Add wine, chicken broth, and bouquet garni. Mix well. Add chicken pieces back to the pot. Simmer about 20 minutes, or until chicken is almost tender.

Meanwhile, boil bacon in water for a few minutes to remove a lot of the fat. Drain and rinse. Then, add bacon and mushrooms to the pot and cook a few minutes. Remove chicken from the pot, discard bouquet garni, and reduce liquid on high heat for 5 to 10 minutes. Taste and correct seasonings. Mix together the flour and butter – this is the beurre manie – and drop into the pot to thicken. (NOTE: You may not need the beurre manie; it depends on the reduction. If it’s already thick enough, skip this step.)

Put chicken back in pot to heat through. Sprinkle with parsley and serve.

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Exchange shoppers fall into savings with the Autumn 2014 Exchange Catalog

Exchange shoppers fall into savings with the Autumn 2014 Exchange Catalog
Courtesy Photo

The Autumn 2014 Exchange Catalog has the latest in home accessories, appliances, fall fashions and tech toys. The Army Air Force Exchange Service goes where Soldiers, Airmen and their families go to improve the quality of their lives through goods and services provided. Exchange earnings provide dividends to support military morale, welfare and recreation programs. The Exchange is part of the Department of Defense and is directed by a Board of Directors, responsible to the Secretaries of the Army and Air Force through the Chiefs of Staff. To find out more about the Exchange history and mission or to view recent press releases please visit our Web site at

DALLAS – Soldiers, Airmen and their families looking for the latest in home accessories, appliances, fall fashions and tech toys can find all that and more in the Army Air Force Exchange Service’s Autumn 2014 catalog.

The 36-page guide, available now at Exchange stores and, has the kitchen covered with a variety of Keurig, Cuisinart, KitchenAid and Ninja appliances. Shoppers can also update their home’s look with the latest styles and colors from Croscill and the Martha Stewart Collection.

Home theater enthusiasts will find a full range of Samsung, Bose and other high-tech products, while fashion-forward shoppers can experience the latest change-of-season couture from Coach and Michael Kors.

The Autumn 2014 catalog is available at all main stores. Shoppers can also browse the interactive catalog online at by clicking the Savings Center button in the upper left corner of the home page and then choosing Catalogs.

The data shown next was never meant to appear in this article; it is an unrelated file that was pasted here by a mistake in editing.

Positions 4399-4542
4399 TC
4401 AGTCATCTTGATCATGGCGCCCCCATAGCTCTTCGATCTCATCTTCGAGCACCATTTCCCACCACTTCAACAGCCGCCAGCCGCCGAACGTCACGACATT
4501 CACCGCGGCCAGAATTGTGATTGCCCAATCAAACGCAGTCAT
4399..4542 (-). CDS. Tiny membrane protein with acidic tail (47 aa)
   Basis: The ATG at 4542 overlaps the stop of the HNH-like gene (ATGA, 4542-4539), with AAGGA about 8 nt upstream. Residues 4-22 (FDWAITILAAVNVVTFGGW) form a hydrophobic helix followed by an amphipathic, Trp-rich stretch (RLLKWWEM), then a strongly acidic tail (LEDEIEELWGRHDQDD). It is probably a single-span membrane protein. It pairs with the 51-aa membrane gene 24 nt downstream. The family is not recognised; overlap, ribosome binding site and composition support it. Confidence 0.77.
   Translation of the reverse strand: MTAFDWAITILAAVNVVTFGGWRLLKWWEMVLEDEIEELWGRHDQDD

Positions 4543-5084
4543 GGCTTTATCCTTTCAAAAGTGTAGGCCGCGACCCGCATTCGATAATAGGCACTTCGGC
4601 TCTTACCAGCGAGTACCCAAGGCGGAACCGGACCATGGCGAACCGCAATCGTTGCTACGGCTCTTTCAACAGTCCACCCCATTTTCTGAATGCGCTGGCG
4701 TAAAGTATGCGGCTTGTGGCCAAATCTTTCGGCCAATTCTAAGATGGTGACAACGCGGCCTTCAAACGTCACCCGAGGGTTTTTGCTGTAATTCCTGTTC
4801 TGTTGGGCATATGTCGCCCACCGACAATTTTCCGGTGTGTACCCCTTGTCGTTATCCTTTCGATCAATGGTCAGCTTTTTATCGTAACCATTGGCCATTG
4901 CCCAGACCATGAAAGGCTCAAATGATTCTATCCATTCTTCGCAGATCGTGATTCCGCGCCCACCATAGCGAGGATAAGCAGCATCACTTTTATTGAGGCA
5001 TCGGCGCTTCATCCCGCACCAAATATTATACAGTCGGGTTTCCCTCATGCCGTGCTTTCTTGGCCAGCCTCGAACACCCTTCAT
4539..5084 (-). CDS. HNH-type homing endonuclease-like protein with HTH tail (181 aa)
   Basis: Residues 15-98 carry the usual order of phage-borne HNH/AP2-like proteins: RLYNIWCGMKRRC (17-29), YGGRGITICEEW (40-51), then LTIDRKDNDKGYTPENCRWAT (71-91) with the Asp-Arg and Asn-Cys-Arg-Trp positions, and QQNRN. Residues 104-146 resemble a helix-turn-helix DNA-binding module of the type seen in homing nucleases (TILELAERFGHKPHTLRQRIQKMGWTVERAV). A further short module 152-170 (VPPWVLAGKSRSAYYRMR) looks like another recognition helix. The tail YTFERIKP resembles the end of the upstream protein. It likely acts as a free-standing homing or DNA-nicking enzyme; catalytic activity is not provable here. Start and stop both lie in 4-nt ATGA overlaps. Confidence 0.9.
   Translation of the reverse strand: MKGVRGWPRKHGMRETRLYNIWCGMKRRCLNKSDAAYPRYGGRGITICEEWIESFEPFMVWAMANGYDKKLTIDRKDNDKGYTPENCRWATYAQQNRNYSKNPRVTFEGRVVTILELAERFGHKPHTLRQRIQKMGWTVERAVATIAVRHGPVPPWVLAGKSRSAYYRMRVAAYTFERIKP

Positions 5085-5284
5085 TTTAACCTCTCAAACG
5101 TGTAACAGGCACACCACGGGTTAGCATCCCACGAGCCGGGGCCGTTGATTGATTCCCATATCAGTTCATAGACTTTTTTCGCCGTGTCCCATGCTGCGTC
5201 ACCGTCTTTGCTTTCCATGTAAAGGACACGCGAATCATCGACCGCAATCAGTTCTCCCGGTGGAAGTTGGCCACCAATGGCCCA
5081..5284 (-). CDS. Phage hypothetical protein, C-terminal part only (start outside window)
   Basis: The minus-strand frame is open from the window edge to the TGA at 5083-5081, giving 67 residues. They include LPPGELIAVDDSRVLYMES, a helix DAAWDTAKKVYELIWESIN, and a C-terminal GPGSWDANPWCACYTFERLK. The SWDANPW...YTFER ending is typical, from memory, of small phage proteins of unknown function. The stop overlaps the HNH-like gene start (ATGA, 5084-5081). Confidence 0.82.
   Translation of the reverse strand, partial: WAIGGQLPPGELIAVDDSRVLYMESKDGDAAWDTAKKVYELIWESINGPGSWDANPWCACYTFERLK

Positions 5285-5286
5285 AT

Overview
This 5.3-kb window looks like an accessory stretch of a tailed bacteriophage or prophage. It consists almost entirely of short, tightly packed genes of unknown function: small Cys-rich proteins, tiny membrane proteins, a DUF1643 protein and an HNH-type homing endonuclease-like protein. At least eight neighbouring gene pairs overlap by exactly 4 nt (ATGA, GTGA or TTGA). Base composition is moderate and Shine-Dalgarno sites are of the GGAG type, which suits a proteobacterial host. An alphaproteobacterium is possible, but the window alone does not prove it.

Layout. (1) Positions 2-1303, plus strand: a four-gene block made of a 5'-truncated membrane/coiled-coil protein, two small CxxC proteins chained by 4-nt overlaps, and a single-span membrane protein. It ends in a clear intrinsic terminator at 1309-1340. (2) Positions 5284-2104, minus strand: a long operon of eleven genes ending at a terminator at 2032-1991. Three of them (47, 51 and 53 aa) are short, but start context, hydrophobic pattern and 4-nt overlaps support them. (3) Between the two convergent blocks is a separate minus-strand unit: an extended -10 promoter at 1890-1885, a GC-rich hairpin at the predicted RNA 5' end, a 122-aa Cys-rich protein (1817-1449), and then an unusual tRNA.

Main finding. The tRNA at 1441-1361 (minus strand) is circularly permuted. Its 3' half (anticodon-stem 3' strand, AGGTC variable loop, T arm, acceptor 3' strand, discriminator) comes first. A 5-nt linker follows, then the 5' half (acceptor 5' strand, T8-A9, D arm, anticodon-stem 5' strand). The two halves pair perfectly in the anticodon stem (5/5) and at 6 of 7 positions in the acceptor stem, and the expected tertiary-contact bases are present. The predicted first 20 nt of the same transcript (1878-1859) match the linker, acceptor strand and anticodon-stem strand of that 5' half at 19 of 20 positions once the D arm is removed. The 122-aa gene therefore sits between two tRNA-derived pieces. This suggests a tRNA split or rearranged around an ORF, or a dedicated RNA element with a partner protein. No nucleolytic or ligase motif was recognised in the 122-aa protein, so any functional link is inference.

Prices in this all-services catalog are valid through Oct. 31, 2014, for any authorized exchange customer. Active duty military members of the Army, Air Force, Navy, Marines and Coast Guard, as well as military retirees, reservists, National Guardsmen, Department of Defense civilians stationed overseas, exchange employees and their Family members are all authorized exchange privileges.

Orders can be placed by mail, fax or phone. Toll-free orders can be placed from the United States, Puerto Rico or Guam at 800-527-2345. The Exchange call center is open around the clock, seven days a week. Complimentary international access calling is also available from several countries. Those numbers are:

Germany 0800-82-16500
Japan/Okinawa 00531-11-4132
Korea 00308-13-0664
Italy 8008-71227
Belgium 0800-7-2432
The Netherlands 0800-022-1889
United Kingdom 0800-96-8101
Spain 900-971-391
Turkey* 00800-18-488-6312

* Calls cannot be placed from phones on base. Use off-base commercial lines.

Connected Media

ImagesExchange shoppers…
The Autumn 2014 Exchange Catalog has the latest in home…

Public Domain Mark

This work, Exchange shoppers fall into savings with the Autumn 2014 Exchange Catalog, by Chris Ward, identified by DVIDS, is free of known copyright restrictions under U.S. copyright law.

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Ryan Seacrest: fashion mogul

Ryan Seacrest has taken up residence in Miami. Well, his clothing line has — at Macy’s.

The television host, producer, radio personality and entrepreneur has added designer to his title.

The assortment of men’s tailored clothing and accessories, aimed squarely at the millennial male, is sold at the Aventura and Dadeland stores and the Broward Mall and Galleria Mall in Fort Lauderdale.

Called Ryan Seacrest Distinction, it’s not so much designed by the hardest-working man in TV as it is inspired by his on-screen wardrobe of sharply tailored three-piece suits, spread-collar dress shirts and crisply folded pocket squares.

A novel feature of the line is a color/number matching system called “Style Made Smart” that organizes jackets, trousers, shirts and ties into four numbered color categories to aid the suit-wearer in putting together an outfit. Hangtags also offer up additional pairing and styling tips.

“We’re always in a rush; we never have enough time to do a fitting or to try something on,” Seacrest told The Los Angeles Times. “So any system that make it seamless and quick and lets you know that you’re probably not going to get it wrong is a good system.”